Recently, we received a comment on our Instagram asking us the purpose of a time lapse other than just an excellent progress video. We shared a few examples of time lapse applications in construction: marketing and sales video, communicating with stakeholders, and remote monitoring. We are excited to share an additional application that benefits the world in this article.
Our customer, Douglas MacAyeal, a Glaciologist/professor at the University of Chicago, used BlinkX (now UpBlink) in a project that studies surface melting and climate change effects on the George VI Ice Shelf located on the Antarctic Peninsula. Funded by the National Science Foundation, the project started in November 2019 as a summer project. The summer seasons in Antarctica are December, January, and February. We have received the information from November 2019 to November 2021, and the project will continue to 2024.
Here is the incredible story of his team’s journey and how BlinkX, with a custom power supply and HERO5, were part of the process of documenting their progress autonomously for two years!
The team deployed 12 GPS (geodetic quality), three automatic weather stations, 12 water pressure gauges, and three cameras.
"We were looking for low cost, high quality, and a reliable camera, and we got that with CamDo."
MacAyeal mentions that two of the cameras on site were Harbortronics Canon DSLRs, and one was a GoPro HERO5 with a BlinkX* (now UpBlink). "We did have other cameras on site that had cost us five times more than a CamDo camera cost, but they all blew out their power and memory before the summer was out (2020). Whereas BlinkX with a custom power supply lasted from Nov 2019-Nov 2022". He said he couldn't believe that CamDo's equipment could capture 7,500 images and continued to take one picture every day, even at -40°C/-40°F. That is two years of the cameras running in the freezing temperature in Antarctica entirely autonomously without any human intervention or servicing visits!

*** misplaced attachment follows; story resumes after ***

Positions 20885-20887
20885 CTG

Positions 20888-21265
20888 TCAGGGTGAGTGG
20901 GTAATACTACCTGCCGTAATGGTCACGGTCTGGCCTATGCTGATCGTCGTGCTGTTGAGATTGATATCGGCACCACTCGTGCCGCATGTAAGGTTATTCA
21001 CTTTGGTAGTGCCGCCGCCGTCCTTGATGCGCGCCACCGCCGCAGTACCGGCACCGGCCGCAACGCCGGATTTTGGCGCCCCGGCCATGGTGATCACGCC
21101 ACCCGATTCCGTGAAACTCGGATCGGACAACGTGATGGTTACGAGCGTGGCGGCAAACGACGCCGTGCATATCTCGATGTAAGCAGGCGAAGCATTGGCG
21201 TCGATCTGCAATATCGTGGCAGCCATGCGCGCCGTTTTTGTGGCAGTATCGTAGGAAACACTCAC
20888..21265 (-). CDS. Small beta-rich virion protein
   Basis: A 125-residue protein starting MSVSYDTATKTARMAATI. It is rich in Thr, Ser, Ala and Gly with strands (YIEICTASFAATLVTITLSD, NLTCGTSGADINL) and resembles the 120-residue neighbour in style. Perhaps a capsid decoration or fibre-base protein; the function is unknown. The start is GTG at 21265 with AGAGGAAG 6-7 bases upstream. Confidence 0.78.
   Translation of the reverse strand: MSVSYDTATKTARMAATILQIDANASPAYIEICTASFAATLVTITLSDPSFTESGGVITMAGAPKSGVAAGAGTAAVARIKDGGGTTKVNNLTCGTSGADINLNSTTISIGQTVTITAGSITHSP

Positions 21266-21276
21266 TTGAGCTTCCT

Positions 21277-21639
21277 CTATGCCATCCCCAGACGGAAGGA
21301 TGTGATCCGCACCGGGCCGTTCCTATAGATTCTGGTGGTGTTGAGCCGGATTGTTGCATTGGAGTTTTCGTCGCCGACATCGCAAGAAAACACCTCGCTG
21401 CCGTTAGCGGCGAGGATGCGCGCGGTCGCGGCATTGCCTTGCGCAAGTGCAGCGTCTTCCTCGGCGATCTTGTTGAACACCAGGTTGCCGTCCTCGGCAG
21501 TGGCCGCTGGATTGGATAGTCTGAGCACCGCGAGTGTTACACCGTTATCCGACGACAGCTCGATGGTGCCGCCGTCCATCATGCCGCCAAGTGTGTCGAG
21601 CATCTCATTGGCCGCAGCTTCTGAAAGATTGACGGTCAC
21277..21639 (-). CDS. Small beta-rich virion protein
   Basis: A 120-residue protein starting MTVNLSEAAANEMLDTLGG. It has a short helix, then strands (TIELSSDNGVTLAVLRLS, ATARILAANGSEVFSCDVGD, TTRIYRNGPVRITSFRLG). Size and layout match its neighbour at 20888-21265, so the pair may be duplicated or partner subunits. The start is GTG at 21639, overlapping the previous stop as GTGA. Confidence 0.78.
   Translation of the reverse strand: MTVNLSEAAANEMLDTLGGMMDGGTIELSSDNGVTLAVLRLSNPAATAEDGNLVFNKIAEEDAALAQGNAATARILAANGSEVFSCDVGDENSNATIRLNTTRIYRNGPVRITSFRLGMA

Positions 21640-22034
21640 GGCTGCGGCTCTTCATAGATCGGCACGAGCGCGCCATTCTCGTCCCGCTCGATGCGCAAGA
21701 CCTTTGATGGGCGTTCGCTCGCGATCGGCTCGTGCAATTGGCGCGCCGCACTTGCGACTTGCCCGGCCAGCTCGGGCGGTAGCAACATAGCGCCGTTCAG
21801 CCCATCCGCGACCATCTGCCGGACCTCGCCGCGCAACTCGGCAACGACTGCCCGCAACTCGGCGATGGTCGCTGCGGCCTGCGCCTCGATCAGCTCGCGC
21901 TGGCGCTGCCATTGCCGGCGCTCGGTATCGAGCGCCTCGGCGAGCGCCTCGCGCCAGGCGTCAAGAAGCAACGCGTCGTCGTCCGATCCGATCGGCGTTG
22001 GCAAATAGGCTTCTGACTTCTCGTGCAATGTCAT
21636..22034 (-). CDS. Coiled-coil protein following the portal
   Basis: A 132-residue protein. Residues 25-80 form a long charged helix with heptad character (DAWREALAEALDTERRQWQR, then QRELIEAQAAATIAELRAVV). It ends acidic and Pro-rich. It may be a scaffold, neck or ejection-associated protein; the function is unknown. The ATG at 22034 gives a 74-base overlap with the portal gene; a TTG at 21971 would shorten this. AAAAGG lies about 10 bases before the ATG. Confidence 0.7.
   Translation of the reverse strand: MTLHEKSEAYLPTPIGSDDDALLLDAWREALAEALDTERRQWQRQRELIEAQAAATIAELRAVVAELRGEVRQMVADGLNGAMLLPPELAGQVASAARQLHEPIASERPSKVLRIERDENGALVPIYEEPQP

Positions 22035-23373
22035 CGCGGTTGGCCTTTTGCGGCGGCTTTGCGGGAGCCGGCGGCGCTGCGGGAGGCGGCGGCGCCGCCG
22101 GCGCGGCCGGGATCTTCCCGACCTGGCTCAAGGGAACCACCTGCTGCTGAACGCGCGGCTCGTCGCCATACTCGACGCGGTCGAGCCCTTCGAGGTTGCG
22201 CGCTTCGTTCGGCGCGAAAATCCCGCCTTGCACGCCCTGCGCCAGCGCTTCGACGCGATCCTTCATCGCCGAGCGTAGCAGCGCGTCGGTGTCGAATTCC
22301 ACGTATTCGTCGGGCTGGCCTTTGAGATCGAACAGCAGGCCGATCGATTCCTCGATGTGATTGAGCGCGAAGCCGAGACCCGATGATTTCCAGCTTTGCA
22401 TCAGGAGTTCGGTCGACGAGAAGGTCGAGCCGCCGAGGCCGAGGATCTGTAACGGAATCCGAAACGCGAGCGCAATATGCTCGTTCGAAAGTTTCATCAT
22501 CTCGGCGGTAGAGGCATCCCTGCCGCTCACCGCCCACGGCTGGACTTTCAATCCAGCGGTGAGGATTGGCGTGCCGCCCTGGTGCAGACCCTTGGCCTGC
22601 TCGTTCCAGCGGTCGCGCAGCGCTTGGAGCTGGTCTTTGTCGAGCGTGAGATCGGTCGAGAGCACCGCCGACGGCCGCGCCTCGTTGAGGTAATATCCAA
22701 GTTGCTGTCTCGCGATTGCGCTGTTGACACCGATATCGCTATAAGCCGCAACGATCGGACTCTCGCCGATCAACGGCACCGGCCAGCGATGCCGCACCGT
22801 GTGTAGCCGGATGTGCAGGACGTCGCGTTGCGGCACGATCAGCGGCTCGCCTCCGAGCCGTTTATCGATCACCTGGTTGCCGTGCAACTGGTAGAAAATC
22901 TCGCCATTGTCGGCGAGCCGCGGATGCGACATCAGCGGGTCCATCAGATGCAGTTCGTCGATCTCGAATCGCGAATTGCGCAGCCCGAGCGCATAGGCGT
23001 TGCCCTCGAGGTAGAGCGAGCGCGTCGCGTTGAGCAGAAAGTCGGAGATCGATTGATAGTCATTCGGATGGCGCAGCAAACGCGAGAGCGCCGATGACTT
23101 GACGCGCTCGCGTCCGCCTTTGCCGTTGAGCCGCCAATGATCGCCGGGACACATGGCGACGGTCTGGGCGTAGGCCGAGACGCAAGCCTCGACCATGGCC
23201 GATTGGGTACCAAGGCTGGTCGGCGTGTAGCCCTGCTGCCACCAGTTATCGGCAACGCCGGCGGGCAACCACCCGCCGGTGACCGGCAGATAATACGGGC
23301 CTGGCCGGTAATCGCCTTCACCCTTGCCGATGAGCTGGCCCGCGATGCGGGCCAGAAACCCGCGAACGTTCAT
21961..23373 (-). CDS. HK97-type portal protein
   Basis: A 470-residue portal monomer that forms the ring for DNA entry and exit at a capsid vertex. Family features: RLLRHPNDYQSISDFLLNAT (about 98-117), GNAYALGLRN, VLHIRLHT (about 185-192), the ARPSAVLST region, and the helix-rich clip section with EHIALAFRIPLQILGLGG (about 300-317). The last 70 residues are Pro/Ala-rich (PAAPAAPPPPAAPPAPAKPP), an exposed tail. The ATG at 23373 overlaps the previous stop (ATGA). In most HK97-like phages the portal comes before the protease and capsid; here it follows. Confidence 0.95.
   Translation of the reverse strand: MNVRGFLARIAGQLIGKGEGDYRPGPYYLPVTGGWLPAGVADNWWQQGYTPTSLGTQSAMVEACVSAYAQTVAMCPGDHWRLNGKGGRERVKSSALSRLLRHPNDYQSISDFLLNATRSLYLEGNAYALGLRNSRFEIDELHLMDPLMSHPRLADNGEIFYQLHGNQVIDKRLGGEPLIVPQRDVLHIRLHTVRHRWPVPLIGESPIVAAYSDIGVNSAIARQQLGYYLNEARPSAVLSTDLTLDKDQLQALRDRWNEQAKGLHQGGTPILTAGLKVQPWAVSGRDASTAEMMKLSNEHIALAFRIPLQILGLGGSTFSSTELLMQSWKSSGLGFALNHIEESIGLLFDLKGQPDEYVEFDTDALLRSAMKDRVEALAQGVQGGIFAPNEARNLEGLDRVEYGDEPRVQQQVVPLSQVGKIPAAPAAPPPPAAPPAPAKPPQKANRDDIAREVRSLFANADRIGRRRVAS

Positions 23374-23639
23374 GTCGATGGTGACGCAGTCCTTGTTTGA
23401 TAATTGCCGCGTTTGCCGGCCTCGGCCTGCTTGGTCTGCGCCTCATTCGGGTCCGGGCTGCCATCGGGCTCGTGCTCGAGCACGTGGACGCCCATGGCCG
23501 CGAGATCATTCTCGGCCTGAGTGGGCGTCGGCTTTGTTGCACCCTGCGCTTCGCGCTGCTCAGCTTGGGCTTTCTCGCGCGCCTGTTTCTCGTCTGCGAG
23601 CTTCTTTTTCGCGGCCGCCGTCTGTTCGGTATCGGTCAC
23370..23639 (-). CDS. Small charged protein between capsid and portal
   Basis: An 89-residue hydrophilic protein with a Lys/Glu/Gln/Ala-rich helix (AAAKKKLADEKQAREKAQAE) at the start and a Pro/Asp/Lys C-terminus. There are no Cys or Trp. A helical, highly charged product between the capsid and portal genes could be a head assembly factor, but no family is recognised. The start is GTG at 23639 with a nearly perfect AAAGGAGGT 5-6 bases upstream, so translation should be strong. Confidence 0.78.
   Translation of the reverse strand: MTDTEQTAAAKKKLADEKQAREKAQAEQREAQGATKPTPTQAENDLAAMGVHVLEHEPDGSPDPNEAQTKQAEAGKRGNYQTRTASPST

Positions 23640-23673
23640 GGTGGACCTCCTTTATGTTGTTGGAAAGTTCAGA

The custom battery used was a 7Ah 12V deep discharge gel cell battery, a 10W solar panel, a charge controller, and a 12V to 5V USB voltage converter.
Here is a map of their field area:
Preparation: power, memory, and time lapse intervals planning
"We read everything you had published on your website."
MacAyeal mentions that they didn't come into the project "completely ignorant"; they knew about time lapse by using other expensive versions. They read, understood, and incorporated the educational resources published on our website to ensure all equipment was deployed correctly and that the project would be set up for success.
"We had to do power and memory management because it needed to work even when nobody was there. We know how the solar panels are charging our batteries, so we used the programming slots to preserve the power during the months of polar darkness."
MacAyeal mentions that his team determined the amp hours using the time lapse calculator. The calculator helped them configure the battery and the solar panel to ensure that they never run out of the battery to capture the scheduled intervals for photos. "When the sun went down, we stopped taking many pictures,"said MacAyeal. The time lapse calculator helped determine the capture schedule, memory, and power requirements.